South Africa will host the World Cup in 2010
More than 1,000 labourers walked off the job on Wednesday at one of the 10 South African stadiums being built or refurbished for 2010 World Cup.
This is the latest in a string of disputes disrupting the nation's preparations to host the 2010 World Cup.
The National Union of Mineworkers said its workers had downed their tools to press demands for bonuses and improved safety conditions at the Moses Mabhida stadium in Durban.
The wildcat strike followed a round of negotiations on Tuesday between the NUM, one of the biggest unions in the country, and the consortium building the stadium.
"We wasted our time. We were locked in negotiations from 0800 GMT yesterday until 1900 GMT," Msi Poswa, an NUM regional organiser, said.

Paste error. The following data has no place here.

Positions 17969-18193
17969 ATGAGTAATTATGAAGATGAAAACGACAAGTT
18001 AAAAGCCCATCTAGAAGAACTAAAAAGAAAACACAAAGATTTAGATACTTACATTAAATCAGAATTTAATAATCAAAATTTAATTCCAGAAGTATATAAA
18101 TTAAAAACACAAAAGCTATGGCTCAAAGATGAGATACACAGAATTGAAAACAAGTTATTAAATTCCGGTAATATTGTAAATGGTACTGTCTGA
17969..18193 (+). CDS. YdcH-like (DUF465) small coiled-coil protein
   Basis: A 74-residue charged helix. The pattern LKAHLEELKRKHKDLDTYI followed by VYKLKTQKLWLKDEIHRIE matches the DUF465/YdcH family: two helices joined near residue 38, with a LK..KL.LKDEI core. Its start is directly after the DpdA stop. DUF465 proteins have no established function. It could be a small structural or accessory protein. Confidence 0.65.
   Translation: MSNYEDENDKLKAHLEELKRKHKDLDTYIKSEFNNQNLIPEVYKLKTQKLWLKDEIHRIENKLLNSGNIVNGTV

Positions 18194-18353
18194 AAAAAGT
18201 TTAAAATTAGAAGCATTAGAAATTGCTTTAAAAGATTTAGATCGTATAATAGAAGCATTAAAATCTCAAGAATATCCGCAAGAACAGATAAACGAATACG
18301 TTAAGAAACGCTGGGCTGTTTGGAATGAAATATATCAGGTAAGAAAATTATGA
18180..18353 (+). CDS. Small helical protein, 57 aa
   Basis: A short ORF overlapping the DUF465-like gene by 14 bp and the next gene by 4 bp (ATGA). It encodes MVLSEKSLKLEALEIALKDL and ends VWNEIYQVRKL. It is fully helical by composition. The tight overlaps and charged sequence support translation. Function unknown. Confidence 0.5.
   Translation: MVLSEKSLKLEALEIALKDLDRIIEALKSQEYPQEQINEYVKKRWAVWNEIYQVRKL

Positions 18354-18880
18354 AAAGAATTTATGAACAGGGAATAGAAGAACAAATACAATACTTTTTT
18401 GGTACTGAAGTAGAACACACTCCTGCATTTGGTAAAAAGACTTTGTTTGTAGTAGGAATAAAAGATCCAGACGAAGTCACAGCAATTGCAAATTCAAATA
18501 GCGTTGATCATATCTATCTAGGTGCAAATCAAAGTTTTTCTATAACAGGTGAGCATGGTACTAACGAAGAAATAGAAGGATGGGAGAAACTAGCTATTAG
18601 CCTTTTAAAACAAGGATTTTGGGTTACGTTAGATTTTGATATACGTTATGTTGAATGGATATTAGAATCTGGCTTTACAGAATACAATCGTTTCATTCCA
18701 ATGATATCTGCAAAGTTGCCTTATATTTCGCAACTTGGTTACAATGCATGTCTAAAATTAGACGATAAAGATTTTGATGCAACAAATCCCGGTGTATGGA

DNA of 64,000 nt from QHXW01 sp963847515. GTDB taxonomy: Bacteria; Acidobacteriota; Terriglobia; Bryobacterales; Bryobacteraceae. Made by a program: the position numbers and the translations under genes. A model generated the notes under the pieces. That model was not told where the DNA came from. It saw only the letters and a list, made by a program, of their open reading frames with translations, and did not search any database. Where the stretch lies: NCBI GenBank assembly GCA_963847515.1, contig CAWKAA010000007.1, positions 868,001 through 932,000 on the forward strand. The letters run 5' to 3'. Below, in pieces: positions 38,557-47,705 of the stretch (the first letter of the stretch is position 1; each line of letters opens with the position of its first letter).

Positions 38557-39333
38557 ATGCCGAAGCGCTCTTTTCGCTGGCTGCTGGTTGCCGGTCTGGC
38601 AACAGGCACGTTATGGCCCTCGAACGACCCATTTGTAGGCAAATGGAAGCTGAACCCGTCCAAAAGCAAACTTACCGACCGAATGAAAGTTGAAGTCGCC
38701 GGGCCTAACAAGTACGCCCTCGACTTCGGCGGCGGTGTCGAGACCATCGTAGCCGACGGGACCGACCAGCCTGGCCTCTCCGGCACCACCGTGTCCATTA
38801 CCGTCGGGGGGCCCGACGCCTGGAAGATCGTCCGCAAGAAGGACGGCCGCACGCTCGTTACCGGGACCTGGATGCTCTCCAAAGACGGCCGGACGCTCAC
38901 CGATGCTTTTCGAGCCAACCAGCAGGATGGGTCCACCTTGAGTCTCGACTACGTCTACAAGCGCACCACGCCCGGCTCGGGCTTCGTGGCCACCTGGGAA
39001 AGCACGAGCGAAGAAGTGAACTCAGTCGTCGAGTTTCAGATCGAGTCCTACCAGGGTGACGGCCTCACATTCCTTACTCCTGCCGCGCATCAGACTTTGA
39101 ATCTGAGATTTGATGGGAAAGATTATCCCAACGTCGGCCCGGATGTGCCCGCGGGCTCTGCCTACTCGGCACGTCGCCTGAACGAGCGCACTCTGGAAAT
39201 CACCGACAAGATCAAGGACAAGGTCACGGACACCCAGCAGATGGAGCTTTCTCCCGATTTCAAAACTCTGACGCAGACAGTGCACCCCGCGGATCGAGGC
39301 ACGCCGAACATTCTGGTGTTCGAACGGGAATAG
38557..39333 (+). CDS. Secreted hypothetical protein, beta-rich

The NUM is demanding project bonuses of US$232 a month for each worker and also that workers be allowed to elect a full-time safety compliance worker to address concerns about safety standards at the site.
The labour dispute came less than two months after some 1,000 NUM workers walked off the job at Green Point stadium in Cape Town.
They walked off in a protest over the lack of travel benefits.
The strike was settled about a week later after employers agreed to provide transport to the site from nearby Cape Town train station and compensate workers for past travel costs.
South African officials are under pressure to ensure all the stadiums and other preparations for the World Cup are completed on time.
They have played down the prospect that powerful labour unions could delay or block the work.
South Africa has experienced a series of nationwide strikes this year, highlighted by a month-long public servants' labour dispute that led to violent confrontations in the streets and brought services at schools and hospitals to a near standstill.